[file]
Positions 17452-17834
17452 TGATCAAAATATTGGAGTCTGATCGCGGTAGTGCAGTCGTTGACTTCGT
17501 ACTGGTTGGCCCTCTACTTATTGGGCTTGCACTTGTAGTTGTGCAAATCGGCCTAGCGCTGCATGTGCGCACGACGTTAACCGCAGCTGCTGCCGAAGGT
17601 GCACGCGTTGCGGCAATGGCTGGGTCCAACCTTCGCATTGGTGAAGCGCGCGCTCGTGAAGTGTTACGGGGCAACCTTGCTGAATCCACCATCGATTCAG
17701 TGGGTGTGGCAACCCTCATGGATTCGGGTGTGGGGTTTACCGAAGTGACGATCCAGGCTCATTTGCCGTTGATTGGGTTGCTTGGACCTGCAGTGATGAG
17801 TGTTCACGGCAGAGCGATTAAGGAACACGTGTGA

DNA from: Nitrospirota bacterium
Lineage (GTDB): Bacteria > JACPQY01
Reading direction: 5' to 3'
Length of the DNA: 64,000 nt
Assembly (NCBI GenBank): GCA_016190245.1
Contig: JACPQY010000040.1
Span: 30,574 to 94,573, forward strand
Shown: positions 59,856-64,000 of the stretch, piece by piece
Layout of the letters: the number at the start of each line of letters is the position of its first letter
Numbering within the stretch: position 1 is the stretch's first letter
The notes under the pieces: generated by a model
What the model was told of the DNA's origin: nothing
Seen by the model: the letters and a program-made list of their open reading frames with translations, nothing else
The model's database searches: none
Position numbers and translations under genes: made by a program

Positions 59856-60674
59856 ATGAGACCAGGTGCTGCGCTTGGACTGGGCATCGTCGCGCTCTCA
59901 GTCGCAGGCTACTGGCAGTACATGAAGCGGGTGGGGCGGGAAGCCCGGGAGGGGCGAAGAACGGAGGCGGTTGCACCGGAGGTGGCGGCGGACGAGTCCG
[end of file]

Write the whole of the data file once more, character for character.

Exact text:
Positions 17452-17834
17452 TGATCAAAATATTGGAGTCTGATCGCGGTAGTGCAGTCGTTGACTTCGT
17501 ACTGGTTGGCCCTCTACTTATTGGGCTTGCACTTGTAGTTGTGCAAATCGGCCTAGCGCTGCATGTGCGCACGACGTTAACCGCAGCTGCTGCCGAAGGT
17601 GCACGCGTTGCGGCAATGGCTGGGTCCAACCTTCGCATTGGTGAAGCGCGCGCTCGTGAAGTGTTACGGGGCAACCTTGCTGAATCCACCATCGATTCAG
17701 TGGGTGTGGCAACCCTCATGGATTCGGGTGTGGGGTTTACCGAAGTGACGATCCAGGCTCATTTGCCGTTGATTGGGTTGCTTGGACCTGCAGTGATGAG
17801 TGTTCACGGCAGAGCGATTAAGGAACACGTGTGA

DNA from: Nitrospirota bacterium
Lineage (GTDB): Bacteria > JACPQY01
Reading direction: 5' to 3'
Length of the DNA: 64,000 nt
Assembly (NCBI GenBank): GCA_016190245.1
Contig: JACPQY010000040.1
Span: 30,574 to 94,573, forward strand
Shown: positions 59,856-64,000 of the stretch, piece by piece
Layout of the letters: the number at the start of each line of letters is the position of its first letter
Numbering within the stretch: position 1 is the stretch's first letter
The notes under the pieces: generated by a model
What the model was told of the DNA's origin: nothing
Seen by the model: the letters and a program-made list of their open reading frames with translations, nothing else
The model's database searches: none
Position numbers and translations under genes: made by a program

Positions 59856-60674
59856 ATGAGACCAGGTGCTGCGCTTGGACTGGGCATCGTCGCGCTCTCA
59901 GTCGCAGGCTACTGGCAGTACATGAAGCGGGTGGGGCGGGAAGCCCGGGAGGGGCGAAGAACGGAGGCGGTTGCACCGGAGGTGGCGGCGGACGAGTCCG